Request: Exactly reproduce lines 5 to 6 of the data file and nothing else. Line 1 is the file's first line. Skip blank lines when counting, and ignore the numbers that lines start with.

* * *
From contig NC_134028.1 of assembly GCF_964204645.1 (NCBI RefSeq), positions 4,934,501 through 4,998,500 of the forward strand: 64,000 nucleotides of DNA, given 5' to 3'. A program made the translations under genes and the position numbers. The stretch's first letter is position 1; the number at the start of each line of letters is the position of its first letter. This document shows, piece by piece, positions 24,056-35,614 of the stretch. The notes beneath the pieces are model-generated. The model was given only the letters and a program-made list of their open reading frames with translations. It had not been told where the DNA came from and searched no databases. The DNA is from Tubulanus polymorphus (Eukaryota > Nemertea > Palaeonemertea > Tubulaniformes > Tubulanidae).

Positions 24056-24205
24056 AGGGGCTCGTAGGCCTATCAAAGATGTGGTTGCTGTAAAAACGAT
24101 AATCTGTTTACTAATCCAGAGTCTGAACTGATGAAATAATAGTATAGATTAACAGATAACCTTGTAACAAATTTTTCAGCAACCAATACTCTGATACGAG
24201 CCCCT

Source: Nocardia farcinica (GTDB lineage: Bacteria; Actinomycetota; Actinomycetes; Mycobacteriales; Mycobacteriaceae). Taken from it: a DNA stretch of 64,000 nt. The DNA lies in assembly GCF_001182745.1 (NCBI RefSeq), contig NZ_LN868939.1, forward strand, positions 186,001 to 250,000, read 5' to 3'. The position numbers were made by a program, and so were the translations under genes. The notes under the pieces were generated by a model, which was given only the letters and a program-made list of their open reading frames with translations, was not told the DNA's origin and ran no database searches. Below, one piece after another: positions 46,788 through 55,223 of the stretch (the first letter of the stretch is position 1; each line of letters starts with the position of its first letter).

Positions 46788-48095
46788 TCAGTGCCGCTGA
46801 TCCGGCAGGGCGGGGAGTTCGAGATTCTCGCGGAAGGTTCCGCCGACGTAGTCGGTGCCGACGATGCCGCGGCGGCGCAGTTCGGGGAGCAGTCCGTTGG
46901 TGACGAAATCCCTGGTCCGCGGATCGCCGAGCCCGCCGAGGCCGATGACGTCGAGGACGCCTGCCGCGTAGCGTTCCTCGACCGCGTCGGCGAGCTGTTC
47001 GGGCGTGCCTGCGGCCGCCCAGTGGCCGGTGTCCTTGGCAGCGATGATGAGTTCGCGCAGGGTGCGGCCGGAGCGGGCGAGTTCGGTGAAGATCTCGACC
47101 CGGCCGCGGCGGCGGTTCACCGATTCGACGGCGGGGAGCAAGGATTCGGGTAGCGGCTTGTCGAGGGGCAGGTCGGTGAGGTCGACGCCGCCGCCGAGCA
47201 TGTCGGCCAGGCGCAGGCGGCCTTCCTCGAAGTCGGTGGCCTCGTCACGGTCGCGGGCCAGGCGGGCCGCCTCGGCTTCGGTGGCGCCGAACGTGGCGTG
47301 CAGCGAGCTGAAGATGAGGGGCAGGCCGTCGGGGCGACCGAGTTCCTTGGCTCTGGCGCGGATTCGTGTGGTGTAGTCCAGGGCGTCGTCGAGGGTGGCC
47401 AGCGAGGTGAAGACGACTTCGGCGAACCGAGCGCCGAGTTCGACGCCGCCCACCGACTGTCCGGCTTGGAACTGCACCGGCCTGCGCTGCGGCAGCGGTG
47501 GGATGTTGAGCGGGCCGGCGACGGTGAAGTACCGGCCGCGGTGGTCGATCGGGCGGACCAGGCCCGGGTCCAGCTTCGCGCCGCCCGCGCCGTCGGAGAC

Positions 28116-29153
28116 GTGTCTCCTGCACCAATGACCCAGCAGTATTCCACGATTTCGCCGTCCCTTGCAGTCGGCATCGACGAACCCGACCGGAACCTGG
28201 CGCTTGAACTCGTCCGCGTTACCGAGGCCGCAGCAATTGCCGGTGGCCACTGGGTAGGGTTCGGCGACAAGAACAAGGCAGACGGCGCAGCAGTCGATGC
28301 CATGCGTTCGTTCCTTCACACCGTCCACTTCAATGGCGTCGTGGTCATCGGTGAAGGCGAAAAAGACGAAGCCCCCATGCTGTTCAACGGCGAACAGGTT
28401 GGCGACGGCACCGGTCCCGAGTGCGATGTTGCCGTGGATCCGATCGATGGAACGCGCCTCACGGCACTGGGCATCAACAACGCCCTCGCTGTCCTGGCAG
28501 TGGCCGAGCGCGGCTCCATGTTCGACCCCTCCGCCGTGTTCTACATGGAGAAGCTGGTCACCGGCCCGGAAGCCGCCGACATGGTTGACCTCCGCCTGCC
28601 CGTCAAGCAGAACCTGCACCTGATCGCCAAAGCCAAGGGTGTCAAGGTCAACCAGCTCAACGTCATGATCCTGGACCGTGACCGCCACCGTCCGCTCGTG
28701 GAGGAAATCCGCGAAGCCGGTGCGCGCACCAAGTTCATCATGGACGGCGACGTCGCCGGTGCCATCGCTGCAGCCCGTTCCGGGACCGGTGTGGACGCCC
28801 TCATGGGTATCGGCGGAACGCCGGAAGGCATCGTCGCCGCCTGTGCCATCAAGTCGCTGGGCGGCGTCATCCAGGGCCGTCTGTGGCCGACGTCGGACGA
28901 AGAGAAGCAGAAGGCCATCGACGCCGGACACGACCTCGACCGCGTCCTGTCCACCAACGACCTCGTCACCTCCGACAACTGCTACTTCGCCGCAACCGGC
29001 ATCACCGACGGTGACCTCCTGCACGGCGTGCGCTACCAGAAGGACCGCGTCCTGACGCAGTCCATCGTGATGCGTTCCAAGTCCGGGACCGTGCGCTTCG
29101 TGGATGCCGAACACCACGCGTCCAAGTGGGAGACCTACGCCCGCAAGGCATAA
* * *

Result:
24201 CCCCT

Source: Nocardia farcinica (GTDB lineage: Bacteria; Actinomycetota; Actinomycetes; Mycobacteriales; Mycobacteriaceae). Taken from it: a DNA stretch of 64,000 nt. The DNA lies in assembly GCF_001182745.1 (NCBI RefSeq), contig NZ_LN868939.1, forward strand, positions 186,001 to 250,000, read 5' to 3'. The position numbers were made by a program, and so were the translations under genes. The notes under the pieces were generated by a model, which was given only the letters and a program-made list of their open reading frames with translations, was not told the DNA's origin and ran no database searches. Below, one piece after another: positions 46,788 through 55,223 of the stretch (the first letter of the stretch is position 1; each line of letters starts with the position of its first letter).